Thursday, 10 February 2011

A brief guide to vintage perfumes: 1960-1989

Here we are, at the final part of my formulated-then-sold-now perfume roundup. A word of warning on these ones: if you were in your teens/twenties during the period covered here, do think carefully before wearing one of the scents from that time too often. You won't have a signature scent, you'll be giving yourself a date stamp.

As always, photos are copyright to PP Gettins (aka Mr Robot).

Madame Rochas (1960)
Heavily reworked, to the point where some people regard the current version as a different scent, although to my nose the current version still smells of another era. Nose-ticking with aldehydes.

Hermes Caleche (1961)

Jean Desprez Bal a Versailles (1962)
Orgy at Versailles, more like – ‘tis a tad mucky under all those flowers.

Diorling (1963)

Yves Saint Laurent Y (1964)


Miss Balmain (1967)

Lancome Climat (1967)

Estee Lauder Estee (1968)

Estee Lauder Azuree (1969)

Givenchy Givenchy III (1970)

Yves Saint Laurant Rive Gauche (1971)

Chanel No 19 (1971)

Clinique Aromatics Elixir (1971)

Very herbal, but also chic. Can be worn to work without being inappropriate, but also ideal with a little black dress.

Lancome Sikkim (1971)

Jean Patou Mille (1972)

Christian Dior Diorella (1972)

Estee Lauder Alliage (1972)

Estee Lauder Private Collection (1973)

Charlie (1973)


Eau de Patou (1976)
Recently rereleased as part of Patou's Heritage Collection, though I've yet to see a comparison of the latest version with the original.

Yves Saint Laurent Opium (1977)
 Has been reformulated, and by all accounts in a fashion displeasing to Opium addicts, so if you like it hunt down some older bottles now. I haven't seen any older bottles with discounters for a while, so Etsy or eBay would be your best bet.

Estee Lauder White Linen

Estee Lauder Cinnabar (1978)

In any battle between this and its near cousin Youth Dew, Youth Dew wins. Cinnabar is, however, lovely in itself.

Cacharel Anais Anais (1978)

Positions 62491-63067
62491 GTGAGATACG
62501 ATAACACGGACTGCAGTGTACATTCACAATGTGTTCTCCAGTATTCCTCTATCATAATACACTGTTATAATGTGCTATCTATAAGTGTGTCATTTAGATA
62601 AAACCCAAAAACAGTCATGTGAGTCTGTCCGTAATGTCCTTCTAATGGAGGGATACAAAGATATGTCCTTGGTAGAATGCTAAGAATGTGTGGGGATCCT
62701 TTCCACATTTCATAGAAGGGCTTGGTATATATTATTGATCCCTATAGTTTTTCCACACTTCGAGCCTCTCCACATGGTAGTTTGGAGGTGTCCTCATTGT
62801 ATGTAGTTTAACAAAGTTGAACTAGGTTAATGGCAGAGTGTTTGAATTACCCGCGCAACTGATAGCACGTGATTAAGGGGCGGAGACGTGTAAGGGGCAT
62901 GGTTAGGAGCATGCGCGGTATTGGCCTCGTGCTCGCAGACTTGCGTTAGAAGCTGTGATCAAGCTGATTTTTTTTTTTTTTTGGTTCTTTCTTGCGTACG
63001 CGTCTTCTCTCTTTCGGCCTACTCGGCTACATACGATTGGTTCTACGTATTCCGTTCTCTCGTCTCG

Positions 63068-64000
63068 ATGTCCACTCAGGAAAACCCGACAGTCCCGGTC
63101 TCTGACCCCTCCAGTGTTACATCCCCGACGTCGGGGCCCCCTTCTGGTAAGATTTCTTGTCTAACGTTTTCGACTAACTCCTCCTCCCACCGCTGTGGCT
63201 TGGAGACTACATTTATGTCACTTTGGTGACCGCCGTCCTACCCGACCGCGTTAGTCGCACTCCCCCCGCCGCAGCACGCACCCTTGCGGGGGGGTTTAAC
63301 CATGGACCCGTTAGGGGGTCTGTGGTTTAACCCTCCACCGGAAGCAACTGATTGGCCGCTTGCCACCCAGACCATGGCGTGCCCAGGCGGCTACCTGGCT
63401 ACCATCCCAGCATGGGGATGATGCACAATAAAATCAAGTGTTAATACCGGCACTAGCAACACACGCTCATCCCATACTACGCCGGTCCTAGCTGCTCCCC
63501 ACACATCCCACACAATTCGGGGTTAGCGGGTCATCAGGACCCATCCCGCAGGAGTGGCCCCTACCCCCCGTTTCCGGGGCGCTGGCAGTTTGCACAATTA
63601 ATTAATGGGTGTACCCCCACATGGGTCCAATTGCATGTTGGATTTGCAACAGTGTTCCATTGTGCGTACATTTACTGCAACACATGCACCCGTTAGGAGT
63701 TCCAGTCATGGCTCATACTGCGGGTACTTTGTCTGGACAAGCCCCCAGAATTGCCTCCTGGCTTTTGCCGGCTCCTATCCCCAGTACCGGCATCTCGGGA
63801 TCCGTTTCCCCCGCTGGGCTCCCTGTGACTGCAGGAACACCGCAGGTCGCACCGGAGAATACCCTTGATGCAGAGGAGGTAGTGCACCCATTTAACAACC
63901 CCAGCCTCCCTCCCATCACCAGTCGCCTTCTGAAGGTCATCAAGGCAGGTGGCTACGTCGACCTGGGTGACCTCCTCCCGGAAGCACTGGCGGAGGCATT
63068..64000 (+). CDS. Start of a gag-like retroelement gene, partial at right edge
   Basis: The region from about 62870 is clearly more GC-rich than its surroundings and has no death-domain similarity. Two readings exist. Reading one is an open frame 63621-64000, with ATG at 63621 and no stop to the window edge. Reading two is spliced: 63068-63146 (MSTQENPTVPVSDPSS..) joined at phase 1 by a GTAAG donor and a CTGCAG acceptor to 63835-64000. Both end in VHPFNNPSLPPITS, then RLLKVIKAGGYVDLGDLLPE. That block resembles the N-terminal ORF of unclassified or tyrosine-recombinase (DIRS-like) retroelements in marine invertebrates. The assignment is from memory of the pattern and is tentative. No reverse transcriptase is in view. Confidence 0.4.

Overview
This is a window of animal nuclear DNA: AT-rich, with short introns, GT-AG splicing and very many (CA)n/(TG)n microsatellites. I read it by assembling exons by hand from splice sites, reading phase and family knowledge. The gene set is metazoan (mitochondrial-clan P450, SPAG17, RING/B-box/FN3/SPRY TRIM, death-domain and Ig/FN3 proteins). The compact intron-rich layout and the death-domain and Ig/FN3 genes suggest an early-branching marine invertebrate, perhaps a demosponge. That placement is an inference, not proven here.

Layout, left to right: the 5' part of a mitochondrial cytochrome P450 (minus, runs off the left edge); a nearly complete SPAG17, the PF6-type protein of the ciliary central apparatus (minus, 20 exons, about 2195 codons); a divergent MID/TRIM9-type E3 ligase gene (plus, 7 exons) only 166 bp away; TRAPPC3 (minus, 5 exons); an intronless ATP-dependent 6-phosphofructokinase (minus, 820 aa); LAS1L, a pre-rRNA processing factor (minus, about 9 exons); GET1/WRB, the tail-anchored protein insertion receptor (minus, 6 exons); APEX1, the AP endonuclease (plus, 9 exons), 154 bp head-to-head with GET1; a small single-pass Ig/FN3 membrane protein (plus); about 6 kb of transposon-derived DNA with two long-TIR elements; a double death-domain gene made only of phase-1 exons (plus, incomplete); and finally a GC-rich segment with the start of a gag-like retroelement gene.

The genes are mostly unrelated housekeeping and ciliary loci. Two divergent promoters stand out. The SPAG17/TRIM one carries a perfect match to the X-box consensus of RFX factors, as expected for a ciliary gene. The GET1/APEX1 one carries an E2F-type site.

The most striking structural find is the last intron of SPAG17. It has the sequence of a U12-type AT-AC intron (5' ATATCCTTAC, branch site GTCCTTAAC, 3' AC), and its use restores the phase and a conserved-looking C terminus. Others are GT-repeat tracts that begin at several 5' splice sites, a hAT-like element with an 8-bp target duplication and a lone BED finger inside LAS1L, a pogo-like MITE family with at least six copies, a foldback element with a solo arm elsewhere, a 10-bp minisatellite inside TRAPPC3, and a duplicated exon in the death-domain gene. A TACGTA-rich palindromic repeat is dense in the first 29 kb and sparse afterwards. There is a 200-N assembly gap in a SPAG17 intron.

Lauren Ralph Lauren (1978)

Molinard de Molinard (1979)

Guerlain Nahema (1979)

Balmain Ivoire (1979)

I quite like this: it’s green and soapy and clean-smelling. Apparently it was inspired by a beautiful woman in an ivory satin evening gown, but for me it’s one for very hot days or times when smartness is essential because it is so clean.

Caron Nocturnes (1981)

Giorgio Beverly Hills Giorgio

Tuberose and orange blossom hell. Was actually banned from some restaurants in the 1980s. Personally, I loathe it: it’s loud, it’s vulgar, and it carries for metres in every direction. On the plus side – if it is a plus – you can get it dead cheap in Superdrug or Asda. (I should say at this point that most of the perfumes on my ‘Don’t come near me wearing that!’ list are 1980s tuberose and orange blossom. I find they’re usually far too strong, and they cling to my throat so I can taste them. Giorgio is by far the worst.)

Yves Saint Laurent Paris (1983)
I like this rose and violet blend - very pretty. People do say it’s been altered a lot since the 1980s.

Chanel Coco (1984)

Givenchy Ysatis (1984)

Very much a 1980s scent, but in a less strident way than some.

Christian Dior Poison (1985)
Another 1980s tuberose and orange blossom powerhouse like Giorgio, but not as obnoxious. Okay, I’m being unfair, this is quite possibly the scent of the decade, and would be the perfect finishing touch to an 80s look. Just dab, don’t spray, and let me stand upwind of you, mmkay?

Calvin Klein Obsession (1985)
I still have a bottle of this from the late 1980s. In some ways it’s typical of the era in that it’s both strong and sweet, but it’s not as throat-clingy as many others.
Cacharel Loulou (1987) 
More tuberose and orange blossom. You know my thoughts on this sort of scent.
Estee Lauder Knowing (1988)

Calvin Klein Eternity (1988)

Estee Lauder Beautiful (1989)

Elizabeth Arden Red Door (1989)

3 comments :

  1. A trip down memory lane - I used to wear Anais Anais, and my younger sister wore Giorgio and the older sister wore Havoc - visiting our house must have been an eyewatering experience! My mums quart of No. 5 kept her smelling chic through all our excesses.

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  2. Thank you for the final installment! My aunt had anais anais. I am thinking of re-visiting No 5, my lovely friend was wearing it a few weeks ago when we met and it smelled lovely on her.

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  3. My mum had Anais Anais. The perfume I really loved as a teen was 'Pagan' by Jovan; I still have a bottle from back then just for nostalgia. (I think it's a non-ozone-friendly spray.)

    It's hard to go wrong with No. 5.

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